By Ethan Sacks / NYDailyNews.com
Seven decades after helping his fellow Monuments Men rescue priceless art stolen by the Nazis, Harry Ettlinger is finally himself a national treasure.
As the big-screen version of his World War II story, The Monuments Men, opened in theaters, the New Jersey native is getting his due for his role as one of the ragtag American art experts/soldiers who saved great works from the Nazis.
“I am glad that finally you can hear about the mission,” sais Ettlinger, who turned 88 in February. “I feel good about that.”
Based on the 2009 book of the same name, The Monuments Men stars George Clooney, Matt Damon, John Goodman, and Bill Murray as a team of dedicated art lovers and gunslinging soldiers out to prevent historic works from becoming history. Ettlinger is portrayed by England’s Dimitri Leonidas, though his character is renamed Sam Epstein.
That wasn’t all that changed: Epstein gets a lot more fresh air in the film, since Ettlinger spent much of the final months of his tour of duty 700 feet below ground in a German salt mine, unearthing pilfered artwork like stained glass panes from the Cathedral of Strasbourg.
“I found the movie very entertaining and very educational,” he says, laughing, “because I did none of those things that are played in the film.”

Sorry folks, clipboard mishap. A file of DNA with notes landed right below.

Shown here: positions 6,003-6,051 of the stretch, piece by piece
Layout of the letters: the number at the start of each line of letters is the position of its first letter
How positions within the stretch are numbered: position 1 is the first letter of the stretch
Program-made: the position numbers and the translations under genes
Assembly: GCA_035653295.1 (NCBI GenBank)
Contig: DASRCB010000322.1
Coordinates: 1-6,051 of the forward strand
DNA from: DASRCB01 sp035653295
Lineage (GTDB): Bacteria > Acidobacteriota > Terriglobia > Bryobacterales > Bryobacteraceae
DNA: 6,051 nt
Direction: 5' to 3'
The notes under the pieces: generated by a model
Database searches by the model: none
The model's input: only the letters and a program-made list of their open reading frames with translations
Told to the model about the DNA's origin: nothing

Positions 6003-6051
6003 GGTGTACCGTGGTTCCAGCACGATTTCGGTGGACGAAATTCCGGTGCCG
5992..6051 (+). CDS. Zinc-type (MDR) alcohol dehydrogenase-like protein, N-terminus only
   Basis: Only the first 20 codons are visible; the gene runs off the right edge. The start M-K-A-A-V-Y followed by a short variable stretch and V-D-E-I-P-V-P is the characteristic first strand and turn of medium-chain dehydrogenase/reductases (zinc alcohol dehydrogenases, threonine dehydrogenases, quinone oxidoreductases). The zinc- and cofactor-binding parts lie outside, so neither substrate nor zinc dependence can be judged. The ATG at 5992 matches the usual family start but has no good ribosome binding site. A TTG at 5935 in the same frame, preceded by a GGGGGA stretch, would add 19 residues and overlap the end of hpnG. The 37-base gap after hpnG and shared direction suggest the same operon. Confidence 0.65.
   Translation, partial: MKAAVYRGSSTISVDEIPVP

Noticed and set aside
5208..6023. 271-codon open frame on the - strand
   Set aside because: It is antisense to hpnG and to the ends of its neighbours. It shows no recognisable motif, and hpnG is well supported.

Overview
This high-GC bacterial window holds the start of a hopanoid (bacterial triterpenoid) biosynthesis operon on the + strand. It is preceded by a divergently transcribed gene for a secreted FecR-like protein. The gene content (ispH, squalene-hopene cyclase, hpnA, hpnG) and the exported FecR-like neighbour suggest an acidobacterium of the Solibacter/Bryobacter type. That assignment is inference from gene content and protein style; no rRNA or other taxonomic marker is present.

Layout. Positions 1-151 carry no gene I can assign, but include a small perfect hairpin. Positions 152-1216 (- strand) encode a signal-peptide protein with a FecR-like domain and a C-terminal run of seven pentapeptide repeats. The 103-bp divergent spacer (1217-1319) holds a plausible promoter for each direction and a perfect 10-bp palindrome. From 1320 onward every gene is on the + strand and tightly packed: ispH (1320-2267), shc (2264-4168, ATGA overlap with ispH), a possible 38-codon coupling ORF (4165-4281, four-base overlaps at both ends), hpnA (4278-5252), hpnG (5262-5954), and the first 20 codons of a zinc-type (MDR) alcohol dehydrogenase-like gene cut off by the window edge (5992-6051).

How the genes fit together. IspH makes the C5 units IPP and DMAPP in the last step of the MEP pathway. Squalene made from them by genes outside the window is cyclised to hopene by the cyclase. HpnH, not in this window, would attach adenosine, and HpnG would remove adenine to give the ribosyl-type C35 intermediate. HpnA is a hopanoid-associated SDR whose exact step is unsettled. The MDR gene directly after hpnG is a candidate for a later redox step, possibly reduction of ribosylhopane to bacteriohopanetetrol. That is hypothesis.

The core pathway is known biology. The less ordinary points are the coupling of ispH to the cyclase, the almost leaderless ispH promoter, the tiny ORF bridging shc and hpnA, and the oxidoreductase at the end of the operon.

One thing that Ettlinger did do was write a long letter to Leonidas to help the kid prepare for the role. The British actor says that gesture was priceless.
“You get so focused on making the movie, you tend to forget the story behind it,” says Leonidas, “Receiving a letter like that snatches you back and puts it in a real perspective.”
Not that Ettlinger’s real-life exploits were any less exciting than the ones in the movie. He can still close his eyes and remember his first glimpse of an original self-portrait by Rembrandt stashed away by the Nazis in the bowels of the Heilbronn salt mine.
The legendary Dutch painter’s 17th century selfie wasn’t like any of the other thousands of paintings stacked in the darkness. Ettlinger had heard of its magnificence as a child growing up in the German city of Karlsruhe, but as a Jew, he was barred from visiting it at the local museum.
But deep in that salt mine — six years after fleeing Germany for the United States on the day after his bar mitzvah and ahead of a Nazi crackdown — Ettlinger had now earned the right to cast his own eyes on the canvas as an American Monuments Man.
“I had never seen anything like that painting,” Ettlinger says, still bearing a trace of the German accent that he brought with him when his family fled to New York in 1939. “We were brought up to be highly appreciative of art, [but] as a Jew in Germany you were not allowed to go in museums.”
Ettlinger’s biggest “soldiering” moment came when he helped foil a would-be saboteur’s plot to blow up the Heilbronn mine by hiding jars of unstable nitroglycerine in a remote storage room.
“They cleared out the mine of personnel very fast,” he says chuckling.
It’s always hard to see one’s life depicted on the big screen, but Ettlinger says he’s proud of his time as a Monuments Man — even if Hollywood’s magic makers blurred the overall portrait.
“I didn’t think too much about the philosophical things,” says Ettlinger. “What I did think at the time was, ‘Harry, you’re doing a good job.’”